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Mayor Orders New Orleans Bars Closed For Mardi Gras, Along With Bourbon And Frenchmen Streets

Ashley Dean
A quiet Satuday on Bourbon Street early in the coronavirus pandemic. March 28, 2020.

New Orleans is shutting down bars along with Bourbon and Frenchmen streets for Mardi Gras.

The closures begin Feb. 12 and will last through Fat Tuesday.

The closures include bars that serve food using a conditional permit from the state to operate as a restaurant. Bars and restaurants will not be able to sell to-go drinks either. Packaged liquor sales will be banned in the French Quarter.

A section of Decatur Street in the French Quarter will be closed and the Claiborne Avenue underpass will be fenced off.

Police officers will be standing by barricades at intersections along Bourbon and Frenchmen streets. The barricades will be in place between 7 p.m. and 3 a.m. Decatur Street will be closed from Dumaine Street to Toulouse Street. Officers will allow residents, retail customers, restaurant patrons and hotel guests to go to and from their destinations in the French Quarter, but loitering will not be permitted.

In Uptown, Magazine street will not have physical barricades but will see increased law enforcement presence.

“To those who are upset about these restrictions, know that when it comes to our health and our people, especially our workforce, our hospitality workforce, I’d rather be accused of doing too much than doing too little,” Mayor LaToya Cantrell said during a press conference.

Deputy CAO of Office of Business and External Services Peter Bowen said bars that are caught out of compliance will be shut down. The mayor added that those bars risk losing their licenses for periods past the carnival season.

“I’m pleading with the community to abide by the guidelines that have been put in place,” NOPD Superintendent Shawn Ferguson said at the press conference.

Ferguson said that beginning today there will be increased police presence throughout the city to discourage large gatherings.

The state police will send 30 additional troopers to New Orleans.

Ferguson said the law enforcement presence in the city will be similar to what it has looked like on New Year’s Eve and during Sugar Bowl festivities.

City Council President Helena Moreno had a message for visitors looking to party in New Orleans: “Don’t come.”

Her sentiments were echoed by Councilmember Jay Banks, who said 23 people he knows have died from COVID-19.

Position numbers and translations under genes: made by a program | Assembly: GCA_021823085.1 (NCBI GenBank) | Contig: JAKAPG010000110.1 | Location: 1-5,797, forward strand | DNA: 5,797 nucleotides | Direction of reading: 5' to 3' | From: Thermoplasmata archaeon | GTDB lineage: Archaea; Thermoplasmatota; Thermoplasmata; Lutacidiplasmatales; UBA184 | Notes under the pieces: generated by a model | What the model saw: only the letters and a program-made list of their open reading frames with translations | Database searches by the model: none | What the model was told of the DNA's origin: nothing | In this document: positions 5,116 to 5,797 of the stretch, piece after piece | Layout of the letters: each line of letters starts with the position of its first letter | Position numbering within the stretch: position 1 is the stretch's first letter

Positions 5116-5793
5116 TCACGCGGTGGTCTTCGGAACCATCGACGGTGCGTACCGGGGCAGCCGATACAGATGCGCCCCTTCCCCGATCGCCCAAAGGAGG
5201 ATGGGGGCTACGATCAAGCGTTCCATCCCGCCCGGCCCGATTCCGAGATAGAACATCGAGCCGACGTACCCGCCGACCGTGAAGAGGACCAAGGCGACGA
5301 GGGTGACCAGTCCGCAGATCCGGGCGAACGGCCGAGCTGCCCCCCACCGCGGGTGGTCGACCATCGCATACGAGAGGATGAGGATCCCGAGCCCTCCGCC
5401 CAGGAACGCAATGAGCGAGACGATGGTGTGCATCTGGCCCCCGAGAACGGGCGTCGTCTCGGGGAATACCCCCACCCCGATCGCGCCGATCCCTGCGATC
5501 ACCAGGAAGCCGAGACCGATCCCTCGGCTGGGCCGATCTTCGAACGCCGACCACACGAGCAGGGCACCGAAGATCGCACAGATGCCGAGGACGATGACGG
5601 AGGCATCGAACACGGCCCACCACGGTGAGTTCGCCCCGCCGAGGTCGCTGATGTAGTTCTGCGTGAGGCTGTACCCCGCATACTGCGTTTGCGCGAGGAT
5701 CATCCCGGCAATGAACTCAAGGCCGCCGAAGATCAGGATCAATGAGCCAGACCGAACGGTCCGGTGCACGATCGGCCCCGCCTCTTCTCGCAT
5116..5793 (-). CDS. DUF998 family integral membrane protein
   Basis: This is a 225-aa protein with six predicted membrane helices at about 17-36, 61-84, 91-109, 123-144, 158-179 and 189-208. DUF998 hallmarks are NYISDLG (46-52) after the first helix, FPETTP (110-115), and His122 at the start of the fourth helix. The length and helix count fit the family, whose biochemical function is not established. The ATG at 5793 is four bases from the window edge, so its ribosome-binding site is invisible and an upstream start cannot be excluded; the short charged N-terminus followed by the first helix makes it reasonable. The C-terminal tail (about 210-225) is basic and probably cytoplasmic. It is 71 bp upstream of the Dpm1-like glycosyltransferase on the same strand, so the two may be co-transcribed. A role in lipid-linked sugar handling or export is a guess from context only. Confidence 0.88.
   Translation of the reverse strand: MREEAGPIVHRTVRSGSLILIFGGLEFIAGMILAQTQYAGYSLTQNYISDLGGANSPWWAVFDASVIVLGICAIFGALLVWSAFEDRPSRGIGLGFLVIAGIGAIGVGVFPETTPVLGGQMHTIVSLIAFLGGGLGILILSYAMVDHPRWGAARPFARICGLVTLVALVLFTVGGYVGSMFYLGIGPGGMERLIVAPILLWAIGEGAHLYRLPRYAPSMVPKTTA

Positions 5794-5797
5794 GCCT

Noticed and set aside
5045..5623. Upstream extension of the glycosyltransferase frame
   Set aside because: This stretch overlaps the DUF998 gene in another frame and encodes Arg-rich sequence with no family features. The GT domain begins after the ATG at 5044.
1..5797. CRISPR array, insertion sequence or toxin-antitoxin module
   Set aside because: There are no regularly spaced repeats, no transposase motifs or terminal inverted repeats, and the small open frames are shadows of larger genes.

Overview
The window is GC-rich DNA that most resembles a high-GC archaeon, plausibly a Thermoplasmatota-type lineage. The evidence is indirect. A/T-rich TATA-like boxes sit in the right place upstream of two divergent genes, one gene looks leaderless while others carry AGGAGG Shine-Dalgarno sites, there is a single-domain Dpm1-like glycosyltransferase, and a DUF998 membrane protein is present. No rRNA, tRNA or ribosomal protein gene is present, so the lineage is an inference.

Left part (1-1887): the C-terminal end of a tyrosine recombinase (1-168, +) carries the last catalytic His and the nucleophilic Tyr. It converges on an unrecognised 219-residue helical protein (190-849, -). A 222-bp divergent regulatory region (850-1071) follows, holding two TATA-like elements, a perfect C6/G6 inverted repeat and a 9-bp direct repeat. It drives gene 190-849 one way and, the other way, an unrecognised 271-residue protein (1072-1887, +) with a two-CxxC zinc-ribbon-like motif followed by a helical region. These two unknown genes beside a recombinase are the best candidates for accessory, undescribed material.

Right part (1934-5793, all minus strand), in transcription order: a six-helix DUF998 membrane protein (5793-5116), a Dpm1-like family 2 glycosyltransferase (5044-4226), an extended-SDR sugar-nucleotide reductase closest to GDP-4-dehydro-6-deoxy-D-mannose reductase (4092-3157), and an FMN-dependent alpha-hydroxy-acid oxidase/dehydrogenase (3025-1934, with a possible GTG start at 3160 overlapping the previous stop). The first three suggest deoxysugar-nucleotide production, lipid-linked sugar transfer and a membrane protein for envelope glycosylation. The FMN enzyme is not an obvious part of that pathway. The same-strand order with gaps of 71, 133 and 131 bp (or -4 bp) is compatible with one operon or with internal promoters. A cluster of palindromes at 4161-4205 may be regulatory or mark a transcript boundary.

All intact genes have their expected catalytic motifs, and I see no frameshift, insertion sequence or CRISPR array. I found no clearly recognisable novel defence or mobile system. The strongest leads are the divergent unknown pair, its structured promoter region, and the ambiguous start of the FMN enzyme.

“If you have an aversion to wearing a mask, stay where ya at,” Banks said of visitors planning to travel to New Orleans for Mardi Gras.

Banks, a member and former king of the Zulu Social Aid and Pleasure Club, which lost several key members to COVID-19 last spring, asked New Orleanians to “boil your crawfish, cook your ribs … do what you do, but do it at your house with your pod.”

Cantrell acknowledged the financial hit of shutting down businesses during Mardi Gras weekend. She said the fence along Claiborne Avenue will cost $69,000.

“But we will do whatever is necessary to protect our people, and this is one I will not waver on,” Cantrell said.

Health director Dr. Jennifer Avegno said the city is averaging two COVID-19 related deaths per day.

She expressed concern over new variants of the virus — commonly called the U.K., South Africa and Brazil variants — that are up to 50 percent more contagious than the current dominant strain.

She acknowledged that the U.S. is not conducting enough molecular testing for variant strains to know the real numbers of mutations that exist in different communities.

“We’re very concerned that this is the tip of the iceberg and that’s a real marker that there is a very strong potential of another surge just around the corner in our state in the city and in the U.S.,” Avegno said.

Cantrell said the city’s hospitality workers are a “priority for the city of New Orleans as it relates to getting vaccinated, as soon as we have the doses and approvals necessary, they are at the top of our list.”

New Orleans Hospitality Workers Alliance called Cantrell’s comment welcoming visitors to New Orleans during Mardi Gras “irresponsible.” The organization is planning a motorcade to “demand a safe Mardi Gras” for Feb. 7. It’s unclear whether the event will take place now that new restrictions have been ordered.

Bobbi-Jeanne Misick is the justice, race and equity reporter for the Gulf States Newsroom, a collaboration between NPR, WWNO in New Orleans, WBHM in Birmingham, Alabama and MPB-Mississippi Public Broadcasting in Jackson. She is also an Ida B. Wells Fellow with Type Investigations at Type Media Center.

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